By Donu Kogbara
Nigeria is an arranged marriage. Packaged by conniving British colonial officials who were not strong on emotional intelligence and possessed pretty dire matchmaking skills, this marriage of convenience has always been troubled and convenient only for certain groups.
But while some Nigerians are tired of inter-tribal tensions and keen to dismantle the status quo – Igbo members of IPOB (Indigenous People Of Biafra) being the most vocal separatists at the moment – others love Nigeria as is and want it to remain intact.
Today, I will focus on the views of passionate unionists of Igbo extraction (even though I don’t totally agree with them, for reasons I shall explain at a later date!). Next week, opposing separatist and secessionist sentiments will be aired.
A patriotic poem by Nkiru Asika (whom I regard as a sister because her super-sweet late mother Chinyere, with whom I lived when I was shakily finding my feet in Abuja, treated me like a daughter) has recently taken the internet by storm.
The poem expresses a pro-unity position very eloquently and has not only attracted a lot of praise from like minds but converted a few wannabe separatists:
I am a Nigerian.
I am one in 5 Africans.
I am one in 8 Black people, anywhere in the world.
I am a Nobel Prize Winner.
An Olympic Gold Medallist.
A Grammy Award Winner.
A Soccer Champion.
A Prince of the Vatican.
An Oscar Nominee.
A Giant of Literature.
A Distinguished Scientist.
A Musical Icon.
My roots lie in the dusty Sahel of the North; in the rich rainforests of our Atlantic coast;
In the rocky hills of the West; In the oil-filled swamps of the Delta;
In the flat-lands of Mambilla; In the vast savannah plains;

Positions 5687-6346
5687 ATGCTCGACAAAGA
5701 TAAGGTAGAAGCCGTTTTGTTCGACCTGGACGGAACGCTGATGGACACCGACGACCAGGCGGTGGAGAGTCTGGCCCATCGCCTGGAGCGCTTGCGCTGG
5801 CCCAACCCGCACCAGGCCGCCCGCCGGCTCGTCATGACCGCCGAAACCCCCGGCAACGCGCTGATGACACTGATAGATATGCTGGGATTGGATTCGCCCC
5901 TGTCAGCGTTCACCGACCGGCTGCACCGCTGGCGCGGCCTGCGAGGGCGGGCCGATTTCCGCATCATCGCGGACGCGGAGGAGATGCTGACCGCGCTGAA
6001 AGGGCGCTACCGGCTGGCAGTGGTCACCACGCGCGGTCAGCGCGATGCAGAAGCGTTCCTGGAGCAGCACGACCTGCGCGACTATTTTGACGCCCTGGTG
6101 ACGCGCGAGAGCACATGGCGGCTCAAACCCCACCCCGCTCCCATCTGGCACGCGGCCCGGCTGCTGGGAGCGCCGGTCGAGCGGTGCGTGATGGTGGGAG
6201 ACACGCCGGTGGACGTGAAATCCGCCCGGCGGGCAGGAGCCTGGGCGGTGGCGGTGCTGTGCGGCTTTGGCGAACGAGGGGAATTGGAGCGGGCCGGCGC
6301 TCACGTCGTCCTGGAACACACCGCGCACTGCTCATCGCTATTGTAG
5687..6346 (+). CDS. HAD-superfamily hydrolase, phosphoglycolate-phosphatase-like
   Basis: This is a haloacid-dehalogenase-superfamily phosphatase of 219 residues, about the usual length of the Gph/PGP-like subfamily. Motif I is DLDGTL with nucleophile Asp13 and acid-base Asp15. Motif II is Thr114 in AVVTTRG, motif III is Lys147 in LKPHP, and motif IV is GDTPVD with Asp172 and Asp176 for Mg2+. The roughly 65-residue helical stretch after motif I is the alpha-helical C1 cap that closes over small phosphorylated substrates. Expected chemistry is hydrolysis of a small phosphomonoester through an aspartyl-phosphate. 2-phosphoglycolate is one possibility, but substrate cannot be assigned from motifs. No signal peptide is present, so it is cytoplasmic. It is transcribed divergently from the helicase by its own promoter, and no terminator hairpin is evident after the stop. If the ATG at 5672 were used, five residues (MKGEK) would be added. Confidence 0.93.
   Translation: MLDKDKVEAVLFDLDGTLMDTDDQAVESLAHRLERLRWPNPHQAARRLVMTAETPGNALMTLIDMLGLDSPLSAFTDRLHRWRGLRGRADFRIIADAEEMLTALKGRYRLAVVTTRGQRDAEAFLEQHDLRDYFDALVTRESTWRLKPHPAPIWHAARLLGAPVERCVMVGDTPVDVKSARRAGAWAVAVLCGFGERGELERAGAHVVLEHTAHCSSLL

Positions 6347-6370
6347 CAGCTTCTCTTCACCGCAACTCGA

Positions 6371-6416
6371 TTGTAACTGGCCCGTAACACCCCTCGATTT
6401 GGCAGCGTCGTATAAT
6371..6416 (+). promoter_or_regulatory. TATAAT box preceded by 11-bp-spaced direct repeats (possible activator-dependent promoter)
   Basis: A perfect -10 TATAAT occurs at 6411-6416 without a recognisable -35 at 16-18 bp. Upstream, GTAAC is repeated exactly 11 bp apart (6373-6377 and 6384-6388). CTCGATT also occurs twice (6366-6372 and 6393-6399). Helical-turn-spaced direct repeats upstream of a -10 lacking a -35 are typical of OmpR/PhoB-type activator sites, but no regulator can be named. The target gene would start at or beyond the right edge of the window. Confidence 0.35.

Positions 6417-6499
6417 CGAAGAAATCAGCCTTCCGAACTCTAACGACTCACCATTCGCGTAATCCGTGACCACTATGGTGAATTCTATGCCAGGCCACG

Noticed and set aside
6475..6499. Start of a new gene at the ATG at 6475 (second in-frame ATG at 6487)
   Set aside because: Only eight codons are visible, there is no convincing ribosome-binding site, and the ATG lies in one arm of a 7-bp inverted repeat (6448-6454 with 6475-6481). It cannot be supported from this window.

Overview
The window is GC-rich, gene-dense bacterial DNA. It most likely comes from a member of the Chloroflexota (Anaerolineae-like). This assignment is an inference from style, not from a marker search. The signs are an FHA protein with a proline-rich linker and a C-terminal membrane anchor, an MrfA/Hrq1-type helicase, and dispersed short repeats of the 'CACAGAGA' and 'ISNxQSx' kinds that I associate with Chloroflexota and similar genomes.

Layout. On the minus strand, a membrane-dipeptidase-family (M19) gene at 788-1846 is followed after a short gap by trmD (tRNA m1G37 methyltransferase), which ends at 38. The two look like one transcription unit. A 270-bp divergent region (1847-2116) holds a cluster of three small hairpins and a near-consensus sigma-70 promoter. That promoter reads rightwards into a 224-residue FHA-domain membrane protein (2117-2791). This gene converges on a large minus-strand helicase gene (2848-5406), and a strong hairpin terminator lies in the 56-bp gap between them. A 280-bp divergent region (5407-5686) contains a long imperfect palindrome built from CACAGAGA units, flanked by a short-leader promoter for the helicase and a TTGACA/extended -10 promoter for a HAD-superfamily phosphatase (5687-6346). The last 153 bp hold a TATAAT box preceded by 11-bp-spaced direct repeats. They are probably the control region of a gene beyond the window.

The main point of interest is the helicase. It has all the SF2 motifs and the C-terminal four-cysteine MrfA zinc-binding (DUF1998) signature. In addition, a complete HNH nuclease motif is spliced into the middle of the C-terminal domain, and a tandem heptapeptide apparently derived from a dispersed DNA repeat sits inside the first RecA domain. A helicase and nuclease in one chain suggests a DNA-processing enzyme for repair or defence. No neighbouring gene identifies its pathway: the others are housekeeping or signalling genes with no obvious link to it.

In the warmth of our villages and the vibrance of our cities.
My strength flows from the waters of the Niger and the Benue.
My joy springs from the rush of Gurara Falls and the natural wonders of Yankari.
Nigeria is my rock.
Nigeria is my hope.
Nigeria is my home.
I am the voice of two hundred tribes, speaking three hundred languages.
I am the dance of the circle of life.
I am the laughter of the world’s happiest people.
I am nourished by the crop of the soil, fed by the bounty of the rivers.
I am your neighbor.
I am your friend.
I am a warrior, priest, king.
I am a mother, teacher, queen.
I am my brother’s keeper.
I am a sage from an ancient civilization.
I am a child in the youngest nation on earth.
I am the beauty,
I am the sound,
I am the vision,
I am the spirit,
I am the passion,
I am the soul of a Continent.
I am a Nigerian.
I am the Heart of Africa I am a Nigerian
Nkiru says that she was inspired by her late father, Ukpabi Asika, “an unflinching nationalist, whose decision to accept the seemingly suicidal role of Administrator of East Central State at the height of the Civil War in 1967, was summed up in his words: ‘I am a Nigerian. I was born a Nigerian…and I hope to die a Nigerian.’”
Meanwhile, another Igbo friend of mine, who prefers to remain nameless, believes that if we go our separate ways, we’ll wind up with Balkanization (dictionary definition: division of a country into small, quarrelsome, INEFFECTUAL states).